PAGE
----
So, to me, reading a YA novel and then trashing it when the characters act their age is like ordering a banana milkshake and complaining that it tastes like banana.

If there are people out there who managed to get through high school avoiding all the drama, who were treated fairly by all and were a ray of sunshine to everyone in return, who never made a bad choice or let emotions or inexperience get the better of them, then I applaud you. Everyone has their own reality.

But that's not the high school I remember.

And so, dear readers and critics who've either read or are thinking about reading my novels, I sum up my post with this:

If you are looking for books about people who always make the best decisions, featuring sage adult brains in teenage bodies and teenage bodies in adult predicaments, then my novels are probably not for you. My characters are flawed, they make mistakes, they feel things with their whole, bleeding hearts. And I like them that way. I celebrate the "young" in "young adult." Many of my favorite authors do the same. And I think that if my novels make you feel something - even if it's annoyance at people who don't have it all figured out - then it means I've done something right.

If you agree, then I encourage you to read LAST YEAR'S MISTAKE. Review it. Share your thoughts with me. I'd love to hear from you. To those who already have - thank you, from the bottom of my still-seventeen heart.

Happy reading, everyone.


  1. I enjoyed your letter. Sometimes, when readers have a chance to read/hear thoughts from the author, it provides a little nugget of info for them when they sit down to read your story. It gives them a chance to understand where you are coming from as an author and enjoy the story that much more as a reader.

  2. I love this! I love flawed characters as it is, but I remember how I was in high school and how everyone else was. It was a time full of making mistakes and feeling so consumed with emotions about everything. It's important to write with a realness and it gives teens a chance to connect with a character who may be feeling the same things. :)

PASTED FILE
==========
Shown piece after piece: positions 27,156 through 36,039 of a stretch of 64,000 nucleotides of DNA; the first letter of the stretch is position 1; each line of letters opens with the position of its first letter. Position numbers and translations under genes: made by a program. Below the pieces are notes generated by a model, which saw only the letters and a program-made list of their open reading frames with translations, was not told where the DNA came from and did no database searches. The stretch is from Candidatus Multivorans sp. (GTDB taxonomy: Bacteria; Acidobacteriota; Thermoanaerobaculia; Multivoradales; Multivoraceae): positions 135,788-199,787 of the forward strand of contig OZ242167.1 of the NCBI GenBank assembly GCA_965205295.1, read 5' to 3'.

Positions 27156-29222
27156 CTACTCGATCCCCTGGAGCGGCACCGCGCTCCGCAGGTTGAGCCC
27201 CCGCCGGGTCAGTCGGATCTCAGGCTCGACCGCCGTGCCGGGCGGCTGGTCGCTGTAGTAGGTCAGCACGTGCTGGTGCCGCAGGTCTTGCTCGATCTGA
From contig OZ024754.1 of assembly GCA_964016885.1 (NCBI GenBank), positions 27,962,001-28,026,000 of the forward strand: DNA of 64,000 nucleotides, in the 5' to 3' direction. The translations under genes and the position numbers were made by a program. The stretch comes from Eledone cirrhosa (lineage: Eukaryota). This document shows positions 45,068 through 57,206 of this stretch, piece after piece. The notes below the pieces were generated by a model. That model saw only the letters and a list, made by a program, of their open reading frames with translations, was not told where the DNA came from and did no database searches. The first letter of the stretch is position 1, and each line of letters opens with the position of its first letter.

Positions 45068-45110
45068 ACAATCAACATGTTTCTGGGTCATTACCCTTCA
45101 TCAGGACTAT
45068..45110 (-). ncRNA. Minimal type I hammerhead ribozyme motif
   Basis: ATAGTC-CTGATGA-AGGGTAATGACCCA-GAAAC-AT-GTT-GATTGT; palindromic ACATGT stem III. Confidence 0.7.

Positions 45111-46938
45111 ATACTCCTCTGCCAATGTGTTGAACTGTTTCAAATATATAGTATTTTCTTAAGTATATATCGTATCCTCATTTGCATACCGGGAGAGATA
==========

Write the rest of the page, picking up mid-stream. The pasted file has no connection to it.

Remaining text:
3. I love this. I feel the exact same way. I still spend a lot of time in a high school and I love my teenagers for being real teenagers!

  4. I have two teenage daughters and I can assure you, yes, this stuff still goes on.

    The problem with some adult readers of YA, is they want teenage characters who become extraordinary leaders -- like Katniss, or Harry, or whoever the MC is in Divergent -- or who are wise beyond their years -- like Hazel.

    They don't want to read about stuff that goes on in typical, ordinary teenage lives. So why they pick up books about typical teenagers and their problems (new school, old embarrassments, first love) and then trash-talk them is beyond me.

    Admiring Hazel in TFIOS is not a bad thing. Expecting that every teenage girl is like her is ... unrealistic. "Dumb teenage stuff" is what my daughters live every day. And it's not "dumb" to them!

  5. I love this. SPOT ON. Thank you. I'm right there with ya. *high five*

  6. Yes, yes, yes!! This is perfect!!

    And on an semi-related side note, it bothers me when adults shame other adults for reading YA. I've read more than a few of THOSE articles lately… Morons prattling on about how it is beneath all human creation to remember what it was like to be young and reckless and incredibly vulnerable and invisible and fearless and all those wonderful, beautiful, tragic things that it meant to be a teenager. Because as adults, we should be beyond reading and writing such petty little stories *sniffs* *holds hanky to nose*

    Ugh. Screw you, snobs!

    *steps off soap box*

  7. Ah hormones. Just gotta go with it and love your kids. They will respond. Eventually.

    And thanks for stopping by during the Blitz and saying hello.

  8. All of this! And you used a GIF from Heathers. Can we be best friends now?

  9. I taught teens for 25 years and they're a special and fascinating type of people. Thanks for dropping by my blog on Blitz Day!

  10. GREAT post, and thank you for writing it!

  11. I love everything about this post. This is great - you are great!

  12. Yes. Yes. Yes. Thank you for saying all of this!

  13. I love this. This is a wonderful post, Gina.